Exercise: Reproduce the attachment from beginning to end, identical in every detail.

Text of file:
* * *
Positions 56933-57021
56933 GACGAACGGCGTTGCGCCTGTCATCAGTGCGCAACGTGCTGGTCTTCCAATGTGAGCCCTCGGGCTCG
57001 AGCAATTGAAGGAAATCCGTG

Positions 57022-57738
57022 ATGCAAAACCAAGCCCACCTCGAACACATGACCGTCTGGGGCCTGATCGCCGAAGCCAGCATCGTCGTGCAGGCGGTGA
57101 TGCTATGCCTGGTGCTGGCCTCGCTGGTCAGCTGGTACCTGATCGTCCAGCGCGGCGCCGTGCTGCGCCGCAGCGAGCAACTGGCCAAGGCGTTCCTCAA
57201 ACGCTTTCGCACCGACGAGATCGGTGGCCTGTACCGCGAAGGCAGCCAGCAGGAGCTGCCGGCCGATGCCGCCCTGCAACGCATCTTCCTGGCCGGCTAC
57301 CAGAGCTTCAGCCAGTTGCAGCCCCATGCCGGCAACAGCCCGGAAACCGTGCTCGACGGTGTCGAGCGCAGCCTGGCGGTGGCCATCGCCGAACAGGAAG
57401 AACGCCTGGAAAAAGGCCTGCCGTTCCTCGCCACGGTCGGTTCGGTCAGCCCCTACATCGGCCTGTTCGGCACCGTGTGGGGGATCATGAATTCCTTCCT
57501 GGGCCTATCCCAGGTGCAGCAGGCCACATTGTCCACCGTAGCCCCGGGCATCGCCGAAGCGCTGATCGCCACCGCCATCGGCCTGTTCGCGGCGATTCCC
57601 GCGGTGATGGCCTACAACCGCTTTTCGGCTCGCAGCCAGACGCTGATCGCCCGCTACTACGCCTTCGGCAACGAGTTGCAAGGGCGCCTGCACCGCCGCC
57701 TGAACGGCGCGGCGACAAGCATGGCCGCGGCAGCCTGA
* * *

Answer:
Positions 56933-57021
56933 GACGAACGGCGTTGCGCCTGTCATCAGTGCGCAACGTGCTGGTCTTCCAATGTGAGCCCTCGGGCTCG
57001 AGCAATTGAAGGAAATCCGTG

Positions 57022-57738
57022 ATGCAAAACCAAGCCCACCTCGAACACATGACCGTCTGGGGCCTGATCGCCGAAGCCAGCATCGTCGTGCAGGCGGTGA
57101 TGCTATGCCTGGTGCTGGCCTCGCTGGTCAGCTGGTACCTGATCGTCCAGCGCGGCGCCGTGCTGCGCCGCAGCGAGCAACTGGCCAAGGCGTTCCTCAA
57201 ACGCTTTCGCACCGACGAGATCGGTGGCCTGTACCGCGAAGGCAGCCAGCAGGAGCTGCCGGCCGATGCCGCCCTGCAACGCATCTTCCTGGCCGGCTAC
57301 CAGAGCTTCAGCCAGTTGCAGCCCCATGCCGGCAACAGCCCGGAAACCGTGCTCGACGGTGTCGAGCGCAGCCTGGCGGTGGCCATCGCCGAACAGGAAG
57401 AACGCCTGGAAAAAGGCCTGCCGTTCCTCGCCACGGTCGGTTCGGTCAGCCCCTACATCGGCCTGTTCGGCACCGTGTGGGGGATCATGAATTCCTTCCT
57501 GGGCCTATCCCAGGTGCAGCAGGCCACATTGTCCACCGTAGCCCCGGGCATCGCCGAAGCGCTGATCGCCACCGCCATCGGCCTGTTCGCGGCGATTCCC
57601 GCGGTGATGGCCTACAACCGCTTTTCGGCTCGCAGCCAGACGCTGATCGCCCGCTACTACGCCTTCGGCAACGAGTTGCAAGGGCGCCTGCACCGCCGCC
57701 TGAACGGCGCGGCGACAAGCATGGCCGCGGCAGCCTGA